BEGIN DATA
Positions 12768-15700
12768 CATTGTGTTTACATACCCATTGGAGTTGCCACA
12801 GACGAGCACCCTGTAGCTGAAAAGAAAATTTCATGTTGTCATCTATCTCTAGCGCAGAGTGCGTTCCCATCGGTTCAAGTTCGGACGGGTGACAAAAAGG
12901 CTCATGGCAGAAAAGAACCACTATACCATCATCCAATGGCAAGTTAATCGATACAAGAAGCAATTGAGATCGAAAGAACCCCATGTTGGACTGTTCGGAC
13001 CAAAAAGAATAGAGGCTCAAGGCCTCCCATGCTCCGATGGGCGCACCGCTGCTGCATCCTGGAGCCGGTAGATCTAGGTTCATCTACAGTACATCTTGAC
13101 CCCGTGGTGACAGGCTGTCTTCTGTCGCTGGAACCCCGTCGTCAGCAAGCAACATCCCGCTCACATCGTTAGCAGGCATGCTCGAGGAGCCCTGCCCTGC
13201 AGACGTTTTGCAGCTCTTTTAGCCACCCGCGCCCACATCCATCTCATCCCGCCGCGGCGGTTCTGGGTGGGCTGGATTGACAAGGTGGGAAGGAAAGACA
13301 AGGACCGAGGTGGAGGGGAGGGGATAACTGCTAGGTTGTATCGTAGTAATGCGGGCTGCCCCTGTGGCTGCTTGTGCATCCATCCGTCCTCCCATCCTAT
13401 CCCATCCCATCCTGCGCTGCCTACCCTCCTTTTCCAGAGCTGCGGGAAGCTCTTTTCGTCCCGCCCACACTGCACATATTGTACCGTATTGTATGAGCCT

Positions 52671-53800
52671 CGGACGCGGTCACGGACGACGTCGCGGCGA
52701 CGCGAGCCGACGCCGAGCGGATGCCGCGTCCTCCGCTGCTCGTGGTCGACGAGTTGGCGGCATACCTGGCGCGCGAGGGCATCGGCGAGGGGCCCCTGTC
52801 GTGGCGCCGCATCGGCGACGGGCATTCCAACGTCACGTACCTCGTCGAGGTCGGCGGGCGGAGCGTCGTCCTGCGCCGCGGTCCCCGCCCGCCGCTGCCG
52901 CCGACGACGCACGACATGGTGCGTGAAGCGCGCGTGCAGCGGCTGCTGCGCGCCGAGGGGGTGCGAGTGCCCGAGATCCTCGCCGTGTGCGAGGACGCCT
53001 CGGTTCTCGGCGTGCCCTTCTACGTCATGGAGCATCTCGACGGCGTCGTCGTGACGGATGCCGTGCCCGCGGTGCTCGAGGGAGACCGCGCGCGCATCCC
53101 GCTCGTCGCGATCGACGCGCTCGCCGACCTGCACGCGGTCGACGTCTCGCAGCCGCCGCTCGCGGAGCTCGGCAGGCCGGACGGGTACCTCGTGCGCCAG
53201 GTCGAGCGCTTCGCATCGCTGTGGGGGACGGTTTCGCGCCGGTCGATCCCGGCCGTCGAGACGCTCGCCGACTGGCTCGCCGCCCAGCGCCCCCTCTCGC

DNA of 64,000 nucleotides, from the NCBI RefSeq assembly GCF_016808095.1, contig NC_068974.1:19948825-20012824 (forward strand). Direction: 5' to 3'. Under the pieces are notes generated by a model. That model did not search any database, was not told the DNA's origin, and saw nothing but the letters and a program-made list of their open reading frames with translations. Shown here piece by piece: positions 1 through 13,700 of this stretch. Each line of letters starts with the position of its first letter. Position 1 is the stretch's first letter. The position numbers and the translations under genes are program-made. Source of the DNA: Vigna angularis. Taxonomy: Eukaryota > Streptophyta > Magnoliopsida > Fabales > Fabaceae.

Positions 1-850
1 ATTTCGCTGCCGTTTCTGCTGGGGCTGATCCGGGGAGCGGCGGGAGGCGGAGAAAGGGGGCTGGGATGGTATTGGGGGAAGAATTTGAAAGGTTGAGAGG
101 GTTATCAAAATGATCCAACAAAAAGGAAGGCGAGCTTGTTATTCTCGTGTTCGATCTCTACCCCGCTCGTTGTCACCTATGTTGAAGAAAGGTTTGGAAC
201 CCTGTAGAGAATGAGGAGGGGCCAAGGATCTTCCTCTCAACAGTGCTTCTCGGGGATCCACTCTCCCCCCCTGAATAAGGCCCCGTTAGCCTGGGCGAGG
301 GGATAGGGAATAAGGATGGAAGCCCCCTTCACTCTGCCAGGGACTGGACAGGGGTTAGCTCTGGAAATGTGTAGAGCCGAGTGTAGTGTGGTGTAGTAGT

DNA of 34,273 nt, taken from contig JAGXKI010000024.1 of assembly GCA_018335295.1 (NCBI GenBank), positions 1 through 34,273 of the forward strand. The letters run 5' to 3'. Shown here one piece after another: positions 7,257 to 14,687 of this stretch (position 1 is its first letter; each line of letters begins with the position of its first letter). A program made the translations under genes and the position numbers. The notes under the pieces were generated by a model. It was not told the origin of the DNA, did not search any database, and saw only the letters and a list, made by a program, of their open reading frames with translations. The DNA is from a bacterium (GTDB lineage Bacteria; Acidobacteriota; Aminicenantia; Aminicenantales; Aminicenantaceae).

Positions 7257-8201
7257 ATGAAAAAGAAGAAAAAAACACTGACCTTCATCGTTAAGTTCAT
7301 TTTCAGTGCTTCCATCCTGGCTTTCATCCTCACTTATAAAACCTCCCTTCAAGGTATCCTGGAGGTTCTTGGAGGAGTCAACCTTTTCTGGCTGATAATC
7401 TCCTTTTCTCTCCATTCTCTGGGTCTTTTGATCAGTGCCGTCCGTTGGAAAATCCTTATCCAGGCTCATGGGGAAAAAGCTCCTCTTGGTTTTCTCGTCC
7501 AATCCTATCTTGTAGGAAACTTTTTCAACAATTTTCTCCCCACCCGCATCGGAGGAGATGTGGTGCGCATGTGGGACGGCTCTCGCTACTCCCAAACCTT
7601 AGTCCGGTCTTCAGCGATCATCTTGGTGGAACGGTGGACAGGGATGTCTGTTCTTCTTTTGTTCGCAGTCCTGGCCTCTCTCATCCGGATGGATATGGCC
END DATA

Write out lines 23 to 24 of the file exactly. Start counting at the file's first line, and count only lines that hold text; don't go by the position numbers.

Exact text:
301 GGATAGGGAATAAGGATGGAAGCCCCCTTCACTCTGCCAGGGACTGGACAGGGGTTAGCTCTGGAAATGTGTAGAGCCGAGTGTAGTGTGGTGTAGTAGT

DNA of 34,273 nt, taken from contig JAGXKI010000024.1 of assembly GCA_018335295.1 (NCBI GenBank), positions 1 through 34,273 of the forward strand. The letters run 5' to 3'. Shown here one piece after another: positions 7,257 to 14,687 of this stretch (position 1 is its first letter; each line of letters begins with the position of its first letter). A program made the translations under genes and the position numbers. The notes under the pieces were generated by a model. It was not told the origin of the DNA, did not search any database, and saw only the letters and a list, made by a program, of their open reading frames with translations. The DNA is from a bacterium (GTDB lineage Bacteria; Acidobacteriota; Aminicenantia; Aminicenantales; Aminicenantaceae).